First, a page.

Barnabas, a Bolivian parrot, came to Bozeman 18 years ago with some friends and decided to stay.
Barnabas is a puppet and the character of Marvin Lansverk, who performs puppet shows every Sunday at Bozeman United Methodist Church.
Lansverk, an 18th-century British literature professor at Montana State University, writes skits each week. The skits are about six minutes long and include two to three characters played by other actors.
While the puppet shows appeal to kids in the congregation, Lansverk includes humor for the church’s adults, as well.
“It’s not just for kids,” Lansverk said. “It gives adults a kind of permission to be kids again.”
“Marvin’s jokes are way over the kids’ heads,” said his wife Kay, the church’s director of Christian education. “They just like the atmosphere.”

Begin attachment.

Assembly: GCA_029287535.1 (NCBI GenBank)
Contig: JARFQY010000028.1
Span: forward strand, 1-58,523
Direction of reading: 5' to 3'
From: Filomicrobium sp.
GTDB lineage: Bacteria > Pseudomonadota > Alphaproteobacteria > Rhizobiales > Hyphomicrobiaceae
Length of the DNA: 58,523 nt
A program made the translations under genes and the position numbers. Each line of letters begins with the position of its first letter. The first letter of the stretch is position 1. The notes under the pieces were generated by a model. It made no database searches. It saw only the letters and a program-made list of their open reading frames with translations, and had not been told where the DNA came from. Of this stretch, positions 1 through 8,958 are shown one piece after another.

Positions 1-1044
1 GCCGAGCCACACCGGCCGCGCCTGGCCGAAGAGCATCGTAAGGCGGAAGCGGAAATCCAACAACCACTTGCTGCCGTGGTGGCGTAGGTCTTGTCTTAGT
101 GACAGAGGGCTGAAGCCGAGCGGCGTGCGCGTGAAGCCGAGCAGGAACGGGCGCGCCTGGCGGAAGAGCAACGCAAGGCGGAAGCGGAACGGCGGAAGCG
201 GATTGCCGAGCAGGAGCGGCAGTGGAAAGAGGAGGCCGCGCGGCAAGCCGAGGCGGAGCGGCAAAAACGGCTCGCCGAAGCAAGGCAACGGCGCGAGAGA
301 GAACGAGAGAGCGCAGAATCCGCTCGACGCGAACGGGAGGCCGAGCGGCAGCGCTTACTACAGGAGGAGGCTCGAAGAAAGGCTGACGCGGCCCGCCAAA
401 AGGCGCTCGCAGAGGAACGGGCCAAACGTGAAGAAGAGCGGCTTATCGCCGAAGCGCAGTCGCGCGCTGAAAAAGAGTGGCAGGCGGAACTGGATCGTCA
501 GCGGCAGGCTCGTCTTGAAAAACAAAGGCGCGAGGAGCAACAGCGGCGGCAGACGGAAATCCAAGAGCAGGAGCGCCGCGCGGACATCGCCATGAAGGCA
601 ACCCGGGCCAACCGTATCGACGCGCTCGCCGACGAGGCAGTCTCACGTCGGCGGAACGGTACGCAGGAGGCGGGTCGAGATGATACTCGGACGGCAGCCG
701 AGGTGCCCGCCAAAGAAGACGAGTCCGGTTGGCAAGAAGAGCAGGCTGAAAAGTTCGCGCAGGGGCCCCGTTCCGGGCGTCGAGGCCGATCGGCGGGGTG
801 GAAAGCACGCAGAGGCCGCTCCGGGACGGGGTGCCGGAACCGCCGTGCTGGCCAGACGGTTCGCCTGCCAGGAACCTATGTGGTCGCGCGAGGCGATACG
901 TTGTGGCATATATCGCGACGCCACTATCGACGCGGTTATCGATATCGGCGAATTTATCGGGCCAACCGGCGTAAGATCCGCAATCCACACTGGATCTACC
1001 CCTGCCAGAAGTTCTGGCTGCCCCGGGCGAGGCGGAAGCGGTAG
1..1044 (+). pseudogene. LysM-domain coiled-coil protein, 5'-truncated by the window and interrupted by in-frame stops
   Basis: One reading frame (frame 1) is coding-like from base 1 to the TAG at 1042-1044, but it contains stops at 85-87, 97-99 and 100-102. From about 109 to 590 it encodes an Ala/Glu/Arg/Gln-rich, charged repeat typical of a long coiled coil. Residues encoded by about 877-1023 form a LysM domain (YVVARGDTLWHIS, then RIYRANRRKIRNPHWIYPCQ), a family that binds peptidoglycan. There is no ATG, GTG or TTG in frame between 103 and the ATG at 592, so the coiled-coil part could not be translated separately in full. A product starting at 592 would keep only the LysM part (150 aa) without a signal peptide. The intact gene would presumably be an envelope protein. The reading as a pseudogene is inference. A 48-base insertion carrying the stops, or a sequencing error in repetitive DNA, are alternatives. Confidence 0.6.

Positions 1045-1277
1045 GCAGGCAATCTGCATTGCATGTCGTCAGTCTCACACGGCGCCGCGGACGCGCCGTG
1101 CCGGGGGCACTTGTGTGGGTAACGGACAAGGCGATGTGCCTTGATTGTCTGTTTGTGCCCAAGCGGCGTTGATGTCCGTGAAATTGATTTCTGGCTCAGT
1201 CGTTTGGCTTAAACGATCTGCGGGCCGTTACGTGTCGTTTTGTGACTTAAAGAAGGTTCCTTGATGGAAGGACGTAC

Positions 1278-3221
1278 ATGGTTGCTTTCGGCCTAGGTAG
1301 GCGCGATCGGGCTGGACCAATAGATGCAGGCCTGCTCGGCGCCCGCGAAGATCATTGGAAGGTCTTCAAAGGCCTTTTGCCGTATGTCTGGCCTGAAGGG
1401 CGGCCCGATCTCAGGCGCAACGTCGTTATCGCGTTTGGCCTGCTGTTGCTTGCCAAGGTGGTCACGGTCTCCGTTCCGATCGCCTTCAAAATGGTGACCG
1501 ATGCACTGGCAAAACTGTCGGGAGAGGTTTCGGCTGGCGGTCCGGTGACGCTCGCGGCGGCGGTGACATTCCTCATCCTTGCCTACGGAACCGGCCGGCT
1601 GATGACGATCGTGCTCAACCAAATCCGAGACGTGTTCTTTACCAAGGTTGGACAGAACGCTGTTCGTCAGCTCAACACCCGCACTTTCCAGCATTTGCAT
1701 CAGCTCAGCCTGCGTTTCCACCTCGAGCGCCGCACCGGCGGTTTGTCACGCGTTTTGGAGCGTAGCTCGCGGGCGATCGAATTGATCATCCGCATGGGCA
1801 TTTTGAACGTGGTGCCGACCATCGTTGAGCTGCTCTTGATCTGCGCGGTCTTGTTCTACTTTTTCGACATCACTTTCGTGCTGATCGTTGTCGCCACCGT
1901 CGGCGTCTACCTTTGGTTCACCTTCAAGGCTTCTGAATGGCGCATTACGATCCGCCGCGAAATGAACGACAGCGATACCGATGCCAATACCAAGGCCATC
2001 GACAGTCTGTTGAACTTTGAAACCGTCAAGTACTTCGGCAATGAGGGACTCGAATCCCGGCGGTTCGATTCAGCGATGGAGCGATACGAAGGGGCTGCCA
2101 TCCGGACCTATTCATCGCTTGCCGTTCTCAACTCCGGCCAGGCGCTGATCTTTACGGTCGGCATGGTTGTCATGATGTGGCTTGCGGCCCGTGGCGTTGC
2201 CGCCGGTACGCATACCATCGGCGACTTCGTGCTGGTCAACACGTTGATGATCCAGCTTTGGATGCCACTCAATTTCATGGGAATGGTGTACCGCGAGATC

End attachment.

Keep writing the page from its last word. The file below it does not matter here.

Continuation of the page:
Lansverk started performing at the church at vacation Bible school. That turned into a weekly gig, and he has even expanded his performances around the community.
In his university classes, Lansverk has his students do storytelling in the community as learning projects and encourages them to do puppet shows. It gives them a different way to think about the literature they are studying, he said.
“They just have a blast,” Lansverk said of his students.
The “great challenge” of writing original skits for his weekly performances is what Lansverk said he enjoys most. Fitting story arc, meaning, connection and emotion into a six-minute skit is a difficult task, but one he said he loves.
The Bozeman United Methodist church has three services each Sunday. Lansverk performs at the 9:45 a.m. service.